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  • Automakers are reporting year-end sales numbers for 2019.
  • We’re tallying up which brands gained and lost the most sales compared with 2019.
  • This post will be updated as more automakers release annual sales reports.

    2019 sales numbers are rolling in, and we’re rounding up the most notable winners and losers among the different automotive brands. Find out which companies gained and lost the most in year-over-year U.S. sales. (Not all automakers have reported year-end 2019 sales yet, so we will keep this post updated as more numbers become available.)

    The Good

    Fiat Chrysler’s Ram brand, which includes full-size pickups and ProMaster cargo vans, rose by a huge 18 percent, to 703,023 units. The pickups, which were redesigned recently, were up by 18 percent overall to topple the Chevy Silverado from its usual second-place perch in the truck wars. The full-size ProMaster was up 21 percent, which can be partially attributed to large-scale orders from Amazon for its fleet of delivery vans.

    Subaru was up 3 percent to 700,117 units, largely thanks to the addition of the Ascent three-row SUV and strong sales of the Outback and Forester, both of which were recently redesigned. The company says that 2019 marked the 11th consecutive year of sales gains.

    Hyundai rose 3 percent to 688,771 units as its growing SUV lineup more than made up for declines among sedans such as the Elantra and Sonata. The subcompact Kona and mid-size Santa Fe crossovers rose significantly, while the addition of the three-row Palisade helped to boost the brand’s overall SUV sales by 20 percent.

    Volkswagen‘s SUV-heavy product strategy is working well, as its sales rose 3 percent to 363,322 units. 53 percent of those sales were from the Tiguan and Atlas SUVs, and more crossovers are on the way including the Atlas Cross Sport and an unnamed model that will slot in below the Tiguan in size.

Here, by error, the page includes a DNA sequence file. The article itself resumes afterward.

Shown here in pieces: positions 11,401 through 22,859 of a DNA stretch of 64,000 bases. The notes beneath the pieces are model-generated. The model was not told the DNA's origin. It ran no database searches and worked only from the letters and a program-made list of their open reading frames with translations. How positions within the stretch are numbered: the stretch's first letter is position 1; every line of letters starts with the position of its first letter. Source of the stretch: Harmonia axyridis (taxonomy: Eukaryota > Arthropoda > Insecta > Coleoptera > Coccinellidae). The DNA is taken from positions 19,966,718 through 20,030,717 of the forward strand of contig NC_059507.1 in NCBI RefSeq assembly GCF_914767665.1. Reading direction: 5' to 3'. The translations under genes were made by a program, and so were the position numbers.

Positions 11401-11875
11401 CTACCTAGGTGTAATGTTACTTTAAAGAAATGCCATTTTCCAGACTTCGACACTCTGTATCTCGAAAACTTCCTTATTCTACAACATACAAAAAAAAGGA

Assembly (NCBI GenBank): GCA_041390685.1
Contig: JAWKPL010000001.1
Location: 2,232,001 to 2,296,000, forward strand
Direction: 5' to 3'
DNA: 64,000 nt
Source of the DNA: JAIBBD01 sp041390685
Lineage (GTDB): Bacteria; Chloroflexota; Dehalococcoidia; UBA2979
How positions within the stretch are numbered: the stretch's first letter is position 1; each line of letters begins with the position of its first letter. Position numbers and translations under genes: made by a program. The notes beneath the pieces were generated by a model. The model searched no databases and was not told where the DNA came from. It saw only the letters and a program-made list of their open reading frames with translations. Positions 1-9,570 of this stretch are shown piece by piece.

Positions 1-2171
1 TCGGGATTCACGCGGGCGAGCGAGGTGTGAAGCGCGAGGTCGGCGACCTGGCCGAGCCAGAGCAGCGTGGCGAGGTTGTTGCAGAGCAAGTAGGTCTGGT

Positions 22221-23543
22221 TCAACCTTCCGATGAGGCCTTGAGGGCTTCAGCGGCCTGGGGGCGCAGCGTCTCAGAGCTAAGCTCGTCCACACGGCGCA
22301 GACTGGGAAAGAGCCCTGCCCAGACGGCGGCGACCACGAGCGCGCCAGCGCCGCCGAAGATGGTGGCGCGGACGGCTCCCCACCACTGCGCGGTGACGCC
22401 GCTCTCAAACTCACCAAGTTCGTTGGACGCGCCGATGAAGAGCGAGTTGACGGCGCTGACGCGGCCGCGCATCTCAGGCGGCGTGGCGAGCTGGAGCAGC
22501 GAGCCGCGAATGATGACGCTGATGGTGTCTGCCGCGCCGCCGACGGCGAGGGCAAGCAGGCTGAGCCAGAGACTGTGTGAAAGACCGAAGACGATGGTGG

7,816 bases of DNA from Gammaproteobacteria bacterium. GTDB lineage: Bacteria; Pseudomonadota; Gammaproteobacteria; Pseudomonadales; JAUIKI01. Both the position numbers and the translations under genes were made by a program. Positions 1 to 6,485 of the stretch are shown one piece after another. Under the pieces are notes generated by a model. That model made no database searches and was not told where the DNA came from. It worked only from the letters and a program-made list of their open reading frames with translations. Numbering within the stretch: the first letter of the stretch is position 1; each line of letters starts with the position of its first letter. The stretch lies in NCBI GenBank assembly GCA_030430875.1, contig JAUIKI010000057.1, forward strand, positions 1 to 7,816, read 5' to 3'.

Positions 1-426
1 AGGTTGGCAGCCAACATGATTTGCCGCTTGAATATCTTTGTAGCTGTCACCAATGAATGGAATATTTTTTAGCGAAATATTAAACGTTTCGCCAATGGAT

The Bad

    Despite the fact that its hot-selling CX-5 crossover was up 2.6 percent, Mazda declined 7 percent to 278,552 units in 2019. That’s because Mazda’s car lineup, the 3, 6, and MX-5, was down by double digits—24 percent, to be exact. In fact, the CX-5 alone outsold the rest of Mazda’s entire lineup, as it did in 2018.

    2019 was a tough year for both Nissan and its luxury arm Infiniti. The mainstream brand was down nearly 9 percent, to 1,227,973 units, and fell significantly behind Toyota (down 2 percent) and Honda (up 0.3 percent). Infiniti was hit even harder and declined 21 percent to a paltry 117,708 units, putting it well behind second-tier luxury brands including Acura and Cadillac, not to mention bigger players such as Lexus and Audi. Infiniti promises that new products are coming soon, but will it be soon enough?

    Chevrolet fell further than GM’s other brands in 2019, with a 4 percent decline to 1,958,925 units. The new Silverado pickups were down, and the discontinuation of the Cruze, Impala, and Volt nameplates led to a significant drop in volume. GM’s overall sales dropped 2 percent, as slight increases from Cadillac and GMC were not enough to counter Chevy’s declines.

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